Bonnie Arbittier / Rivard Report
Eight people were found dead along with 30 others inside a tractor-trailer parked at a Walmart on San Antonio's Southwest side early Sunday morning. Two more have died Sunday since authorities discovered the truck.
"The truck was loaded with people," San Antonio Fire Department Chief Charles Hood said in a joint press conference with SAPD. The fire department arrived on the scene at 8538 Interstate 35 Access Rd. at 12:26 a.m. on Sunday. The victims likely died as a result of heat exposure and/or asphyxiation.
James M. Bradley Jr., 60, was arrested and booked into a federal jail Sunday in relation to the incident, according to media reports. Bradley is thought to be the driver of the truck and authorities are investigating his possible role in the human smuggling scheme.
San Antonio Police Department Chief William McManus told reporters that a Walmart employee called SAPD for a welfare check after he was approached by someone from that truck that was asking for water. The employee gave the man water and then called for help.
When they arrived on the scene, San Antonio Fire Department paramedics found eight people already dead and 20 others in "extremely critical" condition. Ten more people, Hood said, were in need of hydration, but had not suffered serious injury. The air conditioner in the trailer was apparently not working, Hood said.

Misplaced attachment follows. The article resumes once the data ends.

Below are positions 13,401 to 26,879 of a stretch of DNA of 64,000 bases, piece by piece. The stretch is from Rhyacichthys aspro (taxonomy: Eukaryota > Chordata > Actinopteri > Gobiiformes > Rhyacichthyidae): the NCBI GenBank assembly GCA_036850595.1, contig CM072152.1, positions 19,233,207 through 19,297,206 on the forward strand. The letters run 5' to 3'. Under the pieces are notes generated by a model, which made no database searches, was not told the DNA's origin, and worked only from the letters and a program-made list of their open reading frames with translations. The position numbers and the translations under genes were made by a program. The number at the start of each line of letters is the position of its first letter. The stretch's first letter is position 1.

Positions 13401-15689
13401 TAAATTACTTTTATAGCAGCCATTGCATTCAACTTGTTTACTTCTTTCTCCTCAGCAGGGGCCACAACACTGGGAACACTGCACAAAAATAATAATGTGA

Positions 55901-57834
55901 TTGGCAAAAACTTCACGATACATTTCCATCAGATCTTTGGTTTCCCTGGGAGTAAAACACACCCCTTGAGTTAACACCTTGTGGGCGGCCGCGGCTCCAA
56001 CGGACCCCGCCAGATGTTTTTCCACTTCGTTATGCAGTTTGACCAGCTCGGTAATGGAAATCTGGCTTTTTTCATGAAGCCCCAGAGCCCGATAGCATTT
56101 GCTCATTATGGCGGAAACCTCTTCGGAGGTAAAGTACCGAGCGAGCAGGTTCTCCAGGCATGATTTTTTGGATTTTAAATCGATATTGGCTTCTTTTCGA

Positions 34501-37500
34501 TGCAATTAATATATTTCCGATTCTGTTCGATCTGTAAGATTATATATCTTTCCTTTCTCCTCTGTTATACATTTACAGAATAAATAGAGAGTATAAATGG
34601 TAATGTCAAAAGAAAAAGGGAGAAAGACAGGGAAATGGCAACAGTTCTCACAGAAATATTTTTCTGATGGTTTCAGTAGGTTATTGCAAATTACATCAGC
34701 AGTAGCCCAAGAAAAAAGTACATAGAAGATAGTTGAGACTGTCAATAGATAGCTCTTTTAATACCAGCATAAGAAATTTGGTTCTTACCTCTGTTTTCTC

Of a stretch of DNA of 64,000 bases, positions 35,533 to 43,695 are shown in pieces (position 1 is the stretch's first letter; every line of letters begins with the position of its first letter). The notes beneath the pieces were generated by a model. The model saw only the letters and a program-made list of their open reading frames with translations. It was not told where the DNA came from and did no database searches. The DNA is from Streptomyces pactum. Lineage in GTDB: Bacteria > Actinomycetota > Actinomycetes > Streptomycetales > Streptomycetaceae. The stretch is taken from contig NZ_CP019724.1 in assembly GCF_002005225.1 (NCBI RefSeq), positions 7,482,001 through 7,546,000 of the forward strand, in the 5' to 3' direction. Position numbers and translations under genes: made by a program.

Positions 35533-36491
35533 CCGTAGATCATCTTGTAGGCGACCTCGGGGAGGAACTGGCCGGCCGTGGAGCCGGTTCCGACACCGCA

"Our paramedics and firefighters found that each patient had heart rates over about 130 beats per minute and were very hot to the touch," Hood said.
The high temperature on Saturday reported by the Weather Channel was 100 degrees. The temperature inside the unconditioned trailer sitting on the asphalt was likely much hotter.
"We're very fortunate that there weren't 38 of these people trapped inside this vehicle found dead," Hood said.
Eight people were pronounced dead at the scene, and their bodies were taken to the Bexar County Medical Examiner's Office to determine exact cause of death, though initial reports state that all were heat-related.
The injured were transported, some by helicopter, to area hospitals.
"Seventeen victims were taken to University Hospital and SAMMC with life-threatening injuries. Thirteen victims were taken to five other area hospitals with non-life threatening injuries," according to a statement from SAPD.
Further information on the ages and country of origin of the victims was unclear at the time of the rescue. SAPD has confirmed that two were as young as 15 years old.